But we had difficulty trying to get the ritard right at the end (not to say last chord, which I had to cheat), and grudgingly settled for the version you know. That ending happens to be momentarily kind of embarrassing for us, even if one may get used to the clumsiness (just play it over and over... ;^). If I could have, I'd have inserted one of our more graceful and natural sounding ritards. Even now there's but so much you can do (oh, no, another compromise!). It still seemed worth a try. I spent many hours on those last two or three notes, trying to stretch, space and underline them with a bit of brief EQ so that it felt more human and less like the mistake it actually was (including an early tape edit "repair" that didn't help one whit).
The new master acquired a small amount of reverb-repetition on the next-to-last note for just under a millisecond, which I hand-smoothed as much as possible. I tried a few variations, and again came back to listen and compare with the original over a week, to pick the best. The original goof was something we certainly knew about, and flinched about, and talked about, after fussing about to no avail. For the first time it is now very nearly what we'd tried to do on our modest experiment, before Switched-On anything had been invented.
On the Ending Tails:
I was surprised that many of the final tracks that we'd done for the Brandenburg set had one notable weakness: the fade-away of reverb at the endings sounded a little abrupt, and clipped. It had become necessary during the middle 70's to use some single ended noise reducing equipment at times, as we had begun to experience some RF noises and buzzes out of the blue. Drove us crackers! We discovered that the house next door had installed high-wattage lights on solid-state dimmers, and these would transmit a horrid hash of RF frequencies into our equipment! At night, when they would go to bed, the ugly noises ceased.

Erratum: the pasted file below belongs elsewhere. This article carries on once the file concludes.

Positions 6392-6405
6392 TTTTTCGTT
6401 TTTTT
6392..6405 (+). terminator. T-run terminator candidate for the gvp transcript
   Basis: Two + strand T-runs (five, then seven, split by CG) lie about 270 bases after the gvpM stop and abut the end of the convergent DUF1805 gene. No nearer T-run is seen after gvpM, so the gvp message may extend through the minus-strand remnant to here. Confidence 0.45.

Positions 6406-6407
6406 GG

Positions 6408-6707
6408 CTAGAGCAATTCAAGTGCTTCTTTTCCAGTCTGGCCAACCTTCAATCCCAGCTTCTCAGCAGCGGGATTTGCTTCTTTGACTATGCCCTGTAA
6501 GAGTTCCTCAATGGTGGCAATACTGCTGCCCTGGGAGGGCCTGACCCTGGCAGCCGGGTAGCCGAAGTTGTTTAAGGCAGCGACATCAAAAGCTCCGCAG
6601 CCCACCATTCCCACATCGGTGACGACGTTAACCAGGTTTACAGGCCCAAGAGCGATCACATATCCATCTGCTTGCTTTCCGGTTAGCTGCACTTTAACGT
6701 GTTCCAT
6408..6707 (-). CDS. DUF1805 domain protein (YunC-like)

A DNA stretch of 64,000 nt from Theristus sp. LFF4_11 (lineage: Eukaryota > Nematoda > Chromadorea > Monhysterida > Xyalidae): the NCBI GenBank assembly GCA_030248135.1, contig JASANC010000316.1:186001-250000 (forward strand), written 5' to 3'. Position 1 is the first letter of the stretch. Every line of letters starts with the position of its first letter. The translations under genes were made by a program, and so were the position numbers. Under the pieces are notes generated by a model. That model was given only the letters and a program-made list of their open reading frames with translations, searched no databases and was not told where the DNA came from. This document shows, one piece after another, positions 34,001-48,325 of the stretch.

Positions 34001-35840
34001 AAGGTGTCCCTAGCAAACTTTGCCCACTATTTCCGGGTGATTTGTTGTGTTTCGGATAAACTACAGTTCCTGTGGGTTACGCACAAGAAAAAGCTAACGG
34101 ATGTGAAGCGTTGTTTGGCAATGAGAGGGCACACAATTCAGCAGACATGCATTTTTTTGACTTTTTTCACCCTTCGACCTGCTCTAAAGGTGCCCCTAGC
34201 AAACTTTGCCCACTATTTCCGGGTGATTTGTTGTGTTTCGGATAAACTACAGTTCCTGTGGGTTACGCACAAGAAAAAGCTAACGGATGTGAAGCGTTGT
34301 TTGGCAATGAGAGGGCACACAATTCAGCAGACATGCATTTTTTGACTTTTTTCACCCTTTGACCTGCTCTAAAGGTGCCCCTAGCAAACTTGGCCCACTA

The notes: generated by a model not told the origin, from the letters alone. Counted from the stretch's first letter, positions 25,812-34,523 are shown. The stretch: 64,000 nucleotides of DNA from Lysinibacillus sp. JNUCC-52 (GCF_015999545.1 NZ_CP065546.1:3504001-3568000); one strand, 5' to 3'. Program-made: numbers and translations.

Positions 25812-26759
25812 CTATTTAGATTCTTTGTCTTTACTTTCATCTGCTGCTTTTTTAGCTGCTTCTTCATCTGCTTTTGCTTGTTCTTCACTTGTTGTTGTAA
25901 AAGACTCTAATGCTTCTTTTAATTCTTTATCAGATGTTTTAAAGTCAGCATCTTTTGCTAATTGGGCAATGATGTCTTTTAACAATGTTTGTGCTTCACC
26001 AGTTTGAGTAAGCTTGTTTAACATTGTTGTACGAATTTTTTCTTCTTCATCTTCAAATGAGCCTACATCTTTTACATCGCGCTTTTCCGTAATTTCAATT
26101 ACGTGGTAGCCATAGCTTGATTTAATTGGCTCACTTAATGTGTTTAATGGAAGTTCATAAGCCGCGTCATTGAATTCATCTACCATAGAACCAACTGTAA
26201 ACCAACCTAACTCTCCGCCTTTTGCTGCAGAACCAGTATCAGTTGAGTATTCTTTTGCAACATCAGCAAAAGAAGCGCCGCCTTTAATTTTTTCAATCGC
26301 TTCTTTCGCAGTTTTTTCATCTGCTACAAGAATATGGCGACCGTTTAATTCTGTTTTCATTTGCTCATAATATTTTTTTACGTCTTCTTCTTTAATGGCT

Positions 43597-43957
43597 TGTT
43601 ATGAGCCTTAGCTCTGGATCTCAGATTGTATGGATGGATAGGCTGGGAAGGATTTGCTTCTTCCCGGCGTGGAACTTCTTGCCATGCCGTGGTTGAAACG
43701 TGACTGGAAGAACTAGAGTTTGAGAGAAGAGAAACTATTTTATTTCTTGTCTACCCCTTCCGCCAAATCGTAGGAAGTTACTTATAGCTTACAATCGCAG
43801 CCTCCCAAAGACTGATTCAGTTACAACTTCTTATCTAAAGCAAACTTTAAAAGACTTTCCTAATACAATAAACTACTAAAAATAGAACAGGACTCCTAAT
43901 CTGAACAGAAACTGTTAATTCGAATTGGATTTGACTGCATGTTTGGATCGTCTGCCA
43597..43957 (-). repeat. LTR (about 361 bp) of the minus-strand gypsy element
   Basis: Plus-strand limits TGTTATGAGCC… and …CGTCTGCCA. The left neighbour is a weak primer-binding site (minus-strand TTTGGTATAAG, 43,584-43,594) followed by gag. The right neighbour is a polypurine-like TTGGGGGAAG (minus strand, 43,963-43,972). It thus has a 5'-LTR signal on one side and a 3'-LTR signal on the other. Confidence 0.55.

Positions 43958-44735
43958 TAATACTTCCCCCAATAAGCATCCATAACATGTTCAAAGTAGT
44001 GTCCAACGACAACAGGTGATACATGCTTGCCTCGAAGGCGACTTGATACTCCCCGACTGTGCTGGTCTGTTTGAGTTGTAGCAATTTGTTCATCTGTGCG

But we often had to work continuously, and would pick up some noises here and there, if the music had silences or fade-aways in certain places. Later we got an electronics wizard (Chuck Harrison) to come help us reduce the equipment's vulnerability to detect such noise signals, and this helped enormously. (Better still, my current studio's a "Faraday Cage", and is immune to all such problems!) But we often heard some noise at the very end of the reverberating tail-offs of selections that ended very loudly, then slowly faded away into silence. We were forced to edge the tail down somewhat faster than we'd have liked, using the master fader. At the time it seemed reasonable. But on the 20-bit masterings, you could hear that the last bit of tail had been truncated slightly.
For the new set, I've restored these long tails with the same equipment that produced them originally. Only the last note is affected in each case, as it decays and fades away. It's not a crucial series of repairs, but certainly on the newest wide-dynamic range equipment, it's a graceful way to restore what had been intended, but had to be compromised for technical and practical reasons.

--Wendy Carlos

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Wendy Carlos, Boxset etc. Cleanups